Donald Trump Complained John McCain Coverage Was 'Over-the-Top' Following Senator's Death: Report

Donald Trump reportedly complained that the coverage of Senator John McCain's death was "over-the-top" and that it distracted from his recent trade deal with Mexico.

The reported comments came as the president lowered the flags again at the White House in honor of the late Arizona congressman. They were initially lowered on Saturday but had been returned to full height by Monday morning.

Staff at the White House claim they had to urge Trump for two days to put out a kind word about McCain, who passed away on Saturday after a year-long battle with brain cancer, according to a report by The Wall Street Journal.

When the president did put out a statement on Monday it read that despite their political differences he still respected McCain's "service to our country and, in his honor, have signed a proclamation to fly the flag of the United States at half-staff until the day of his interment."

In the statement, the president also announced that he would not be attending any of the funeral services for McCain, instead sending White House Chief of Staff John Kelly, national security adviser John Bolton and Defense Secretary Jim Mattis to the memorials.

A senior official in the administration told the Journal that it was "99 percent" Sarah Huckabee Sanders who was responsible for getting the president to agree to putting out the statement on McCain.

White House officials shared with the Journal that Trump viewed the media coverage of McCain's death as "over-the-top" and something that resembled the death of a president more so than a senator.

Donald Trump, John McCain
President Donald Trump meets with Kenya’s President Uhuru Kenyatta in the Cabinet Room at the White House on August 27. White House officials claim that the president views the news coverage of late Senator John McCain as “over-the-top.” Leah Millis/Reuters

They also claimed that the coverage of McCain and the president's lack of remarks distracted from any news coverage of Trump's recent trade deal with Mexico. In the deal, which was made on Monday, the two countries made revisions to key aspects of the North American Free Trade Agreement. The trade pact arrived after months of controversy after Trump began placing tariffs on North American allies like Mexico and Canada.

McCain's death came just a day after his family released a statement announcing that the senator was choosing to stop medical treatment for glioblastoma, an aggressive form of brain cancer he was diagnosed with in July of 2017.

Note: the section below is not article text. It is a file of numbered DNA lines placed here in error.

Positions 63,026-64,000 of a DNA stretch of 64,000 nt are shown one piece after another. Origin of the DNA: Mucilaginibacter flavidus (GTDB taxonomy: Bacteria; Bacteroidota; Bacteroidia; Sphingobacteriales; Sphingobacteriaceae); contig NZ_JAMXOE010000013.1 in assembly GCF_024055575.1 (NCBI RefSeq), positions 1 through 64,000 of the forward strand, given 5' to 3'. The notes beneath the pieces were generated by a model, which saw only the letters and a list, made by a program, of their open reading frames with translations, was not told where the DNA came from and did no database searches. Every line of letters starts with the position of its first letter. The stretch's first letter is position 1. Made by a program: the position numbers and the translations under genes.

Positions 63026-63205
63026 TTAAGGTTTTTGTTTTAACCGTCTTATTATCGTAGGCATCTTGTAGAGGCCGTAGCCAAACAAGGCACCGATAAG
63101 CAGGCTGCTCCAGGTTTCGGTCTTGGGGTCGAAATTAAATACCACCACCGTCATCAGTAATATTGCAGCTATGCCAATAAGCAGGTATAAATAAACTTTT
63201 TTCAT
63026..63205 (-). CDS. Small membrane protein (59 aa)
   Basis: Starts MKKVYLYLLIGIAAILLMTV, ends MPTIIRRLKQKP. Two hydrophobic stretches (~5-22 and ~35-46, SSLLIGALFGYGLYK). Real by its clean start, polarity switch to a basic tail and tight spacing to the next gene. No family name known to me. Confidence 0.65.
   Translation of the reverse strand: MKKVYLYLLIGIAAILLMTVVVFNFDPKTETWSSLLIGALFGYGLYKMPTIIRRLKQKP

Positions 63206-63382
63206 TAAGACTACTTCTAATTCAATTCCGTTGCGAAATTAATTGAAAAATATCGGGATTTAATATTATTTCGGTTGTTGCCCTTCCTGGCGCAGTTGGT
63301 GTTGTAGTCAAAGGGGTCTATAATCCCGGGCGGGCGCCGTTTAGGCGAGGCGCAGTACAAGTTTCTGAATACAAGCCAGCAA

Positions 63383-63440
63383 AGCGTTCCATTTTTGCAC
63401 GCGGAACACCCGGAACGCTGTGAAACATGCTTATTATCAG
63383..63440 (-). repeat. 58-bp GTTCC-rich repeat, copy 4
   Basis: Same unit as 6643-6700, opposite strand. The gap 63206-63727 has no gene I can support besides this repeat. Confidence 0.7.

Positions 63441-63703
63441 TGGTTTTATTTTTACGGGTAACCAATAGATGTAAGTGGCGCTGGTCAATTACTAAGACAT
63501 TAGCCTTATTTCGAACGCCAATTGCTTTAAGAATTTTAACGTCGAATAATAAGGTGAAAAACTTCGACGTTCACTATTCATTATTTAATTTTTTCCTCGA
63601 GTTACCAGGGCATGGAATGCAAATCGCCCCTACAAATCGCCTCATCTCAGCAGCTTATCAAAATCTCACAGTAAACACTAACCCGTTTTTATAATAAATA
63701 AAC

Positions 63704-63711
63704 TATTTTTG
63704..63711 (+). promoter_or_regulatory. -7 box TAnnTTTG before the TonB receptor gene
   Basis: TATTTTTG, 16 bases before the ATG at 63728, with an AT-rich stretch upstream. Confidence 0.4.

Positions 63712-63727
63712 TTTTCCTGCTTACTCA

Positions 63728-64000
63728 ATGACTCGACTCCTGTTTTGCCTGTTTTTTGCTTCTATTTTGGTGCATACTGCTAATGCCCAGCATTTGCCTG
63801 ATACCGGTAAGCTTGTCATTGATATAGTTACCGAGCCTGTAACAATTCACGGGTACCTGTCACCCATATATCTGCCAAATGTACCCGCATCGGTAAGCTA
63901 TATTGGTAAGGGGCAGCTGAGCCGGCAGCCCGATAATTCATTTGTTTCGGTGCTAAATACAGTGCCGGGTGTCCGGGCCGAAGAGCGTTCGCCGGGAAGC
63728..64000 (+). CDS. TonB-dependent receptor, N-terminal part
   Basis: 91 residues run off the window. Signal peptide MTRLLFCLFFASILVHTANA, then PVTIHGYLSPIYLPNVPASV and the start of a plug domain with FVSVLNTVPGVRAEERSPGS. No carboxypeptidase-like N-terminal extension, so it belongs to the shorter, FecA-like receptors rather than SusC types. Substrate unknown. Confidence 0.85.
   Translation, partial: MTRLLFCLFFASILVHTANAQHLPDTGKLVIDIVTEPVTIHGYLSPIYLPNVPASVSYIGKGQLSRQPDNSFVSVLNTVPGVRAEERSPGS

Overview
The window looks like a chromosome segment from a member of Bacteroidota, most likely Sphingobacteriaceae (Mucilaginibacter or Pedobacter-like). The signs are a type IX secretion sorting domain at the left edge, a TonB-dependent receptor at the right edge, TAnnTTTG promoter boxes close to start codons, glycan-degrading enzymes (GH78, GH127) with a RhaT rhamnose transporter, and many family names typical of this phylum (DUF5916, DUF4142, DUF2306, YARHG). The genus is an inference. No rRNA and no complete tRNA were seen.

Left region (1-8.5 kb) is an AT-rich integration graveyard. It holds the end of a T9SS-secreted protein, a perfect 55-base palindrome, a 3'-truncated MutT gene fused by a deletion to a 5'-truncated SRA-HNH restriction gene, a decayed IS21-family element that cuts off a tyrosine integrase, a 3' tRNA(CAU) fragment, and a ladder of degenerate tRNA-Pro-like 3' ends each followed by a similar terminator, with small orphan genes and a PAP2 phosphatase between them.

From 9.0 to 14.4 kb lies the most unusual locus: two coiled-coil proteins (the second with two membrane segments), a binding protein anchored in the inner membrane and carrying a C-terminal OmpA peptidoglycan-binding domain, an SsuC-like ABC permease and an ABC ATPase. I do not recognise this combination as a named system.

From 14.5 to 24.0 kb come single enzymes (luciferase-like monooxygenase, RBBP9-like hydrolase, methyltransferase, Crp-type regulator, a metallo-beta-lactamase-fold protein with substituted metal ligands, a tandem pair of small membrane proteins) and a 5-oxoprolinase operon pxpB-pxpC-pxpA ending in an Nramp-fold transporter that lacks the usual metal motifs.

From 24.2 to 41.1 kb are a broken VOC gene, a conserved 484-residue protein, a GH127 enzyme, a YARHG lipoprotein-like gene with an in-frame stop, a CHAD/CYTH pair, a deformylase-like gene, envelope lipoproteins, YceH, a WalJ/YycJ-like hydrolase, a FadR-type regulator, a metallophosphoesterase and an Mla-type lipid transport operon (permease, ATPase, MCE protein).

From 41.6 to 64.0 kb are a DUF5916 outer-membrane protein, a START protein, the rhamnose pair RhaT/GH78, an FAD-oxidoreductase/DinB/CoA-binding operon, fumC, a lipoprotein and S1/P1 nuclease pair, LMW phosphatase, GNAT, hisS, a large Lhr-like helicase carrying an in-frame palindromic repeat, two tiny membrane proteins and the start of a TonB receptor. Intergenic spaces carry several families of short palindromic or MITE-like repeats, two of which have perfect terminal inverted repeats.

Before serving for over three decades in Congress, McCain was a Navy pilot during the Vietnam War. He was captured and held as a prisoner of war for five years.

The president and McCain had a rocky relationship. Back on the campaign trail in 2015, Trump once said that McCain was "not a war hero" because he was captured.

Then, after the Arizona senator voted no twice on Republican efforts to repeal and replace Obamacare, Trump endlessly attacked McCain at rallies and speeches across the country. Most recently, Trump took a jab at McCain during a rally in West Virginia on the same day that both Paul Manafort and Michael Cohen were found guilty of federal crimes.

"I will tell you, it is being chipped away," Trump said of Obamacare during his speech, then turning on McCain for blocking its repeal completely. "You know, we had it beaten, but one man—I'm sure nobody knows who I'm talking about—voted no, shockingly. Really surprising to a lot of people, because he campaigned on repeal and replace, but we've really knocked it out, including the individual mandate."

Trump was slammed for his response to McCain's passing by lawmakers and veteran groups, some of which called the president's actions "outrageous."

3️⃣/ deaths of Senators Ted Kennedy and Robert Byrd. But John McCain was not just a sitting senator. He was a war hero, twice a presidential contender, and a national treasure who devoted his entire adult life to protecting and improving the American way of life.

— AMVETS (@AMVETSHQ) August 27, 2018